Sony debuted the Xperia Z1 Compact at CES in January, noting that the consumer who prefers to have a smaller device does not want fewer features.
Could Sony take the experience in their flagship smartphone and pack it into a much smaller package without reducing the functionality?
In the marketplace, the relative power of a phone in terms of specifications and capability seems to be dependant on the screen size.
The more powerful phones will have the larger screens, while the smaller phones (at a lower price) will not be a match for the larger brethren. It’s not a perfect rule, but in general it holds across a manufacturer’s product range.
Let’s put aside the point that a 4.3 inch screen is not a ‘small’ smartphone in the history of the smartphone, because Sony have actually done something I have been looking for in the last few years – a ‘small’ smartphone that has the same specs as the larger handsets.
With a 2.2 GHz Quad core Snapdragon 800, 2GB of RAM, 16 GB of storage, microSD, and a 4.3 inch TFT IPS screen, the Xperia Z1 Compact is a little bit of a pocket rocket.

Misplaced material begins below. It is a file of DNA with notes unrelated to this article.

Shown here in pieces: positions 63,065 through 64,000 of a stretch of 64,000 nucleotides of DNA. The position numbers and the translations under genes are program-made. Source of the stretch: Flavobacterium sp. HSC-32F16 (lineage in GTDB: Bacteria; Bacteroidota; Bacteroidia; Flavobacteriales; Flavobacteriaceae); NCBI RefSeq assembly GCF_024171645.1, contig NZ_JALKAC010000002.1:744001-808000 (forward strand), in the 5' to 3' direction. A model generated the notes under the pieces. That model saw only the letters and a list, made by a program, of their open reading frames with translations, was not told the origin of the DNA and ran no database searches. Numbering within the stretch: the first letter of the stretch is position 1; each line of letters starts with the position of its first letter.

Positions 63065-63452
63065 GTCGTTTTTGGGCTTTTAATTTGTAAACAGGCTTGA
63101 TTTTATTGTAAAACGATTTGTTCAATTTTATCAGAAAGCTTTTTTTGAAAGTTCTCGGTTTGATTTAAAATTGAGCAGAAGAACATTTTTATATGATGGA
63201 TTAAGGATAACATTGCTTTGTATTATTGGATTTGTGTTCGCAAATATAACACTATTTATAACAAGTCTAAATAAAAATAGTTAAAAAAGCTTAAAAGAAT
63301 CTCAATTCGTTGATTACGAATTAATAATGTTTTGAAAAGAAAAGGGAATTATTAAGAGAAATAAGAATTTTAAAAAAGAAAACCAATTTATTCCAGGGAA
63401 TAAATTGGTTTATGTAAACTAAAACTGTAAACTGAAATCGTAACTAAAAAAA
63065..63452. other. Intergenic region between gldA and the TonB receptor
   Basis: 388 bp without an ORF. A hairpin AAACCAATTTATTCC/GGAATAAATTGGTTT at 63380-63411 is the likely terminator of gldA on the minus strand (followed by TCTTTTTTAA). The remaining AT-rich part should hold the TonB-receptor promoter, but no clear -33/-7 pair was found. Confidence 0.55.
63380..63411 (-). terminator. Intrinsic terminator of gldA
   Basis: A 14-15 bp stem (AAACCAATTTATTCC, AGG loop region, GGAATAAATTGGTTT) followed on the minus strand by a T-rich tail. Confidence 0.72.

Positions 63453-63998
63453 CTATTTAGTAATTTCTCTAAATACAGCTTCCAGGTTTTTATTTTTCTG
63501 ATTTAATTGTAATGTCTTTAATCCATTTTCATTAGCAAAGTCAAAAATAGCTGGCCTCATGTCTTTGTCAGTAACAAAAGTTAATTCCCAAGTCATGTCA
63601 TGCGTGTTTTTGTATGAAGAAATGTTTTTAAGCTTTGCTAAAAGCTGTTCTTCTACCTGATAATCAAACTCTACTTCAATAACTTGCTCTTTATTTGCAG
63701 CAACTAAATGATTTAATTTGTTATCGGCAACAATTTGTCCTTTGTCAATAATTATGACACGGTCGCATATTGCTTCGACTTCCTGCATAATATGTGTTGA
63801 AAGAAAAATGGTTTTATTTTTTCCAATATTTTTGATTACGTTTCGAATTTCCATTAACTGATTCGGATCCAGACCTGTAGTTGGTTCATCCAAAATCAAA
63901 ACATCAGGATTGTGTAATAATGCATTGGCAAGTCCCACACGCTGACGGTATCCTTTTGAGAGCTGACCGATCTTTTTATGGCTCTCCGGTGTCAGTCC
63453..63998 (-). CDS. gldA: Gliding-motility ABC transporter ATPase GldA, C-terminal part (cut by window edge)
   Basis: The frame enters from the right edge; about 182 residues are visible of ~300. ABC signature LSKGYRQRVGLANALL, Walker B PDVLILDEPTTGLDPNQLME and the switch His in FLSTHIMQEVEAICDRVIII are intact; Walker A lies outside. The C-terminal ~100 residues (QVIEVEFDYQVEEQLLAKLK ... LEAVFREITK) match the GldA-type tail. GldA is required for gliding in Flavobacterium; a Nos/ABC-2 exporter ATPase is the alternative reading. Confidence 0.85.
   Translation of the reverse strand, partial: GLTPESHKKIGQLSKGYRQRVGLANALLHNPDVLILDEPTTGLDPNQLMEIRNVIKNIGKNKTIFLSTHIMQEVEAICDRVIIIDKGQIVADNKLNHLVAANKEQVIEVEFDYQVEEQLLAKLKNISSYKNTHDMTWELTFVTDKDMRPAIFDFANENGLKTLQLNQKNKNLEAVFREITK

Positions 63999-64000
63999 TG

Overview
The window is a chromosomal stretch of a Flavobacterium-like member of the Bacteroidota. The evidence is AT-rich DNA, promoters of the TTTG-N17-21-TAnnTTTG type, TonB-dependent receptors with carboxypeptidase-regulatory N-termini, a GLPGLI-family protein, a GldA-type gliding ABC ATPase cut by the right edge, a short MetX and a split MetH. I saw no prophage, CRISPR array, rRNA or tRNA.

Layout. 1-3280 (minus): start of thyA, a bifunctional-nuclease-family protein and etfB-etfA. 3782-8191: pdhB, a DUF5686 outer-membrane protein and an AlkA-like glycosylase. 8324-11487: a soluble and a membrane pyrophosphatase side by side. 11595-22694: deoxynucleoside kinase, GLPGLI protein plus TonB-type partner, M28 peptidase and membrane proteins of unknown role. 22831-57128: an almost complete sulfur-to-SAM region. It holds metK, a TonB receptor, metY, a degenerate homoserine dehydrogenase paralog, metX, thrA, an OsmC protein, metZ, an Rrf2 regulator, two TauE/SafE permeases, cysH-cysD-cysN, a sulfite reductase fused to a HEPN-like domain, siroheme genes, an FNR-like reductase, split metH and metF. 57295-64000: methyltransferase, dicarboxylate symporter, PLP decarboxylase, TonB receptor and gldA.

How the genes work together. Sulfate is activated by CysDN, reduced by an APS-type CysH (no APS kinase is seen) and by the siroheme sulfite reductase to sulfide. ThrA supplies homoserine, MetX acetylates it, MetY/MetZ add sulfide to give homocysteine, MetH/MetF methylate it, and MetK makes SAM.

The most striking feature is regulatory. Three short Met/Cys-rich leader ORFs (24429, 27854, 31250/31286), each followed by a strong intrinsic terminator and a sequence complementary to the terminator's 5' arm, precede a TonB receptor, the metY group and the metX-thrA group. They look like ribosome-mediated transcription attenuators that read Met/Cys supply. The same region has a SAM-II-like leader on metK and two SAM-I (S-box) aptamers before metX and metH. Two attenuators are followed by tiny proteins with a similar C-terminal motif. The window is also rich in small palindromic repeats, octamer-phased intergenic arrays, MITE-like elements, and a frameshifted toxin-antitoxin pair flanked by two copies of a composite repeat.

The protests over the giant corporate buses that cruise menacingly around San Francisco’s streets is not really about the buses.
It’s a culture war: SF culture clashing with corporate culture.
The conformity of Silicon Valley’s corporate culture is polar opposite to the non-conformist traditions of San Francisco.
The corporate culture demands isolation in guarded enclaves.
The tech workers think it’s cool to be company men and women, to only use the company store, to eat company food, to only know each other.
- They think it’s cool to be picked up early morning and spend all day at work and get a ride home late evening.
- They think it’s cool that their employer mediate 90% of their experiences during their waking hours.
- They think it’s cool to live in San Francisco and be strangers in their own neighborhoods.
- The company cubicle is now a lot larger than it once was, it is campus-sized. And it picks you up in the morning.
Cubicle cults are not cool
and SF locals will tell them so — if they know any.
- They’ll tell them that they are being manipulated by their employer; an employer that organized with other Silicon…